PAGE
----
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# Solid State Solar Tracker

Double Fresnel solid state solar tracking?
 (+3, -2) [vote for, against]

One big problem with solar is that efficient operation requires mechanical solar tracking.

Suppose one had a dome shaped collector, fresnel-principle patterned to focus sunlight from pretty much any direction. The focal point should track along a fixed path over the course of a day, and the track itself would be slightly different each day. However - and this is key to the idea - the tracks would generally NOT significantly overlap so long as the focal point is small compared to the focal length.

Now place a second fresnel lens or miror beneath the dome. Design this one with tracks matching the tracks of concentrated light, and design each spot along the track to re-direct the incoming light toward a single focal point, where a fixed solar collector (Photovoltaic or thermal) collects the energy.

One issue - it has to be designed for a specific latitude.

 — TomRC, Feb 19 2009

Would a series of vertically-stacked domes (like two or three), each less 'humpy' than the last, not do the same thing?
 — Texticle, Feb 19 2009

 I'm pretty sure this won't work, but I don't have a solid argument why.

 I think the problem is you have considered the sun as a point source of light with a single emitted ray of light, when it actually acts more like a bunch of parallel rays of light.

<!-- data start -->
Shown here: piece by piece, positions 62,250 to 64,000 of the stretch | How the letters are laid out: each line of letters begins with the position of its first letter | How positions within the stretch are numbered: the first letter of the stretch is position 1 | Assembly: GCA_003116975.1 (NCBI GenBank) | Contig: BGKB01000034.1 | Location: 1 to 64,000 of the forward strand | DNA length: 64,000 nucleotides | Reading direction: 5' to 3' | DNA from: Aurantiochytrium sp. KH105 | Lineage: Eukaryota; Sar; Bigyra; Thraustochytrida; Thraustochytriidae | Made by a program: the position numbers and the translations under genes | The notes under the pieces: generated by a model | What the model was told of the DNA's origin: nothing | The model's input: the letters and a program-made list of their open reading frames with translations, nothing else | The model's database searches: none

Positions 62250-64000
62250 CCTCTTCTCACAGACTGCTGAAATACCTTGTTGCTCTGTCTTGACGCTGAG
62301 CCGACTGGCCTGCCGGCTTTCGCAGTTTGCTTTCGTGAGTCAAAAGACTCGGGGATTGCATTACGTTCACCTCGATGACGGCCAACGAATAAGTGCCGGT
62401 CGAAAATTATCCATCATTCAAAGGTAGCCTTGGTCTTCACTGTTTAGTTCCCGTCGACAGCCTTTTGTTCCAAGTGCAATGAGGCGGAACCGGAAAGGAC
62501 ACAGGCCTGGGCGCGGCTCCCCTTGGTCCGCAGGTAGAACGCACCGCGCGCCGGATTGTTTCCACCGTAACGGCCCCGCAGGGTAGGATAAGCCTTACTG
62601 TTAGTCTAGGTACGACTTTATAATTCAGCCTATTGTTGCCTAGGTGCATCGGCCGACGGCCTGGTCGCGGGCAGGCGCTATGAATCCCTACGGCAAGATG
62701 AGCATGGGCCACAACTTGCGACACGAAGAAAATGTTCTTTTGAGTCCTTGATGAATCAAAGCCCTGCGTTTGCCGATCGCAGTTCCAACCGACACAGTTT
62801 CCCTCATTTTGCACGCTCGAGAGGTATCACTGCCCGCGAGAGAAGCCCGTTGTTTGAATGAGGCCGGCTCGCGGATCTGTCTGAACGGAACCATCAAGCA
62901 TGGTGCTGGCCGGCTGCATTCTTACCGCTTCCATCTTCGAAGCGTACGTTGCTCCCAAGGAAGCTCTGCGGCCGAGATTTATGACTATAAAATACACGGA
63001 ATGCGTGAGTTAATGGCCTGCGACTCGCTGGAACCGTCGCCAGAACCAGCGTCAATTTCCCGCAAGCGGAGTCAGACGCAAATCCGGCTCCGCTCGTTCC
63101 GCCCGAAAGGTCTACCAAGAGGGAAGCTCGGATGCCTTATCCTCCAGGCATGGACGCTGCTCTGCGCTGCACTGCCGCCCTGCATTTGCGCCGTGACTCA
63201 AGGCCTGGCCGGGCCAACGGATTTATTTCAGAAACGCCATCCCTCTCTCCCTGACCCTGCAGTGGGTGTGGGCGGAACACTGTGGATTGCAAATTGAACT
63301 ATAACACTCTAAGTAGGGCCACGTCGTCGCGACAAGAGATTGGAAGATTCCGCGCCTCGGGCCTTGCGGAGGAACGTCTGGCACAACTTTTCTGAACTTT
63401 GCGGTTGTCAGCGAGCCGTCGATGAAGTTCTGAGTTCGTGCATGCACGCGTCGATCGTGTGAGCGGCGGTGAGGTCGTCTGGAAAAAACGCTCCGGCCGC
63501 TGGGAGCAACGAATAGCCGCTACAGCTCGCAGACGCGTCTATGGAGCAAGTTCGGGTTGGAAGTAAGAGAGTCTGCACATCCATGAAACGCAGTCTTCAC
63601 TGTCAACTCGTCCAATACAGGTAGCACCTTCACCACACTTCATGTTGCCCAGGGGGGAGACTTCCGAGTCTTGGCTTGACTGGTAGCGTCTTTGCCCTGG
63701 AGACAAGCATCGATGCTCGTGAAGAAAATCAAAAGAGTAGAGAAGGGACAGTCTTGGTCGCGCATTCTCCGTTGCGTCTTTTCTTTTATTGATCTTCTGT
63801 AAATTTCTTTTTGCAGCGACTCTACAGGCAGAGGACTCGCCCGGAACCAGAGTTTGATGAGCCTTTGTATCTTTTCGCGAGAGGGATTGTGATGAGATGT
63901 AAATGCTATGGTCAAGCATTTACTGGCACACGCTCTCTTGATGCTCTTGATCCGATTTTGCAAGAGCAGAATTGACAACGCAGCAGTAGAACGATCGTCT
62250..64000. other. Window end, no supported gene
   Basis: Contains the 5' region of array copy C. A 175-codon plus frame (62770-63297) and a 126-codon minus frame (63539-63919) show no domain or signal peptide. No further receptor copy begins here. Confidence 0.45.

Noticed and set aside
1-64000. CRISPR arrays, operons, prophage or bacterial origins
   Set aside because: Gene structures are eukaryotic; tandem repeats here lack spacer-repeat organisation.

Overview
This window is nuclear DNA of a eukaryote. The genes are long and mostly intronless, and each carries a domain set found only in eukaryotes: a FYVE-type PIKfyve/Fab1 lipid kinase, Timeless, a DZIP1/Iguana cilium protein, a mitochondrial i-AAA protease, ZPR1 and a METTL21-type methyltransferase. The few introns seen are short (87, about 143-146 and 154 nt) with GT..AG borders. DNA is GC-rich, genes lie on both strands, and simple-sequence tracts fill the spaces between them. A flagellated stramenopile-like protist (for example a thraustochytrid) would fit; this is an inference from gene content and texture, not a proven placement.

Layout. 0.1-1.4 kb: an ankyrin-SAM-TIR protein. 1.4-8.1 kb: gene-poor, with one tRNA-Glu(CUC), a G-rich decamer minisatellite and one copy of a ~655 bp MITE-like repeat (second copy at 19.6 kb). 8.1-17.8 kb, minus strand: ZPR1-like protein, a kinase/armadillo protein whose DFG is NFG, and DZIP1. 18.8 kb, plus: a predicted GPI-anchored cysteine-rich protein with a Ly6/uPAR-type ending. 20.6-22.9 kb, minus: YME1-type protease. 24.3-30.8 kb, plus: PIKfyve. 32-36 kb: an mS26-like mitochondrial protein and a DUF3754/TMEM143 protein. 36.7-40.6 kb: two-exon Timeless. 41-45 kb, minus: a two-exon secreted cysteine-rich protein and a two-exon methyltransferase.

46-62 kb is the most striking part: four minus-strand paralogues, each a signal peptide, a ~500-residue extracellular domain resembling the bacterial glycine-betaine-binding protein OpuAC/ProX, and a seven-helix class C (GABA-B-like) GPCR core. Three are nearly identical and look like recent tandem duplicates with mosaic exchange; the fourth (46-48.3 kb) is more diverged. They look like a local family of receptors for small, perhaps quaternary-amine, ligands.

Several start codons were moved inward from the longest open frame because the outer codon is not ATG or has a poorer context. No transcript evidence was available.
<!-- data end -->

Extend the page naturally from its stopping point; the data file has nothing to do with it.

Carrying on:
I can't see how a stationary reflector/refractor that reflects/refracts all the rays of light (with angle A) to a stationary focal point, can also reflect rays of light (with angle A+x) to the same focal point.
 — xaviergisz, Feb 20 2009

I'm pretty sure the conflict occurs between focal point and focal length. In order for the lower mirror/lens to effectively intercept and redirect the beam, it will have to be at the focal point of the upper lens, or it will have to be shaped locally specifically to redirect the incoming light.

If the lower mirror is at the focal point, it will have to be locally convex in order to avoid spreading the light. It will also, however, have to be generally concave in order to be at the focal point of the upper lens for the entire day. This obviously presents a conflict.

If the lower mirror is not exactly at the focal point of the upper, it will have to have be of a specific shape, such that the incoming light is focused on the receiver. This shape, in general, will be incompatible with the general arc required to track the sun across the sky. You could have a system that worked at 12:00 and 12:30, say (for a given mirror element size), but at 12:15 the light would be caught between the two and extremely scattered.
 — MechE, Feb 22 2009

What you have described here sounds like a universal collimator, which, as I think I have said recently, is optically and thermodynamically illegal.
 — notexactly, Apr 22 2019

 //universal collimator// Nothing is stated about unreal efficiencies.

 Just dreaming but a liquid crystalline structure that that loss heat to alter internal reflective angles. A morphing lens might be possible.

Solid but dynamic.
 — wjt, Apr 25 2019

 A plastic bag full-ish of water which could manipulated (clockwork?) into various shapes to guide the rays towards the solar collector?

 Or, my dumbness, a tinfoil. cone of more than 45 degrees should catch pretty all the rays.

The tricky bit is keeping those sneaky photons getting out of the cardboard box.
 — not_morrison_rm, Apr 26 2019

//(clockwork?)// batons and struts of copper-aluminium-nickel muscle possibly.
 — wjt, Apr 26 2019

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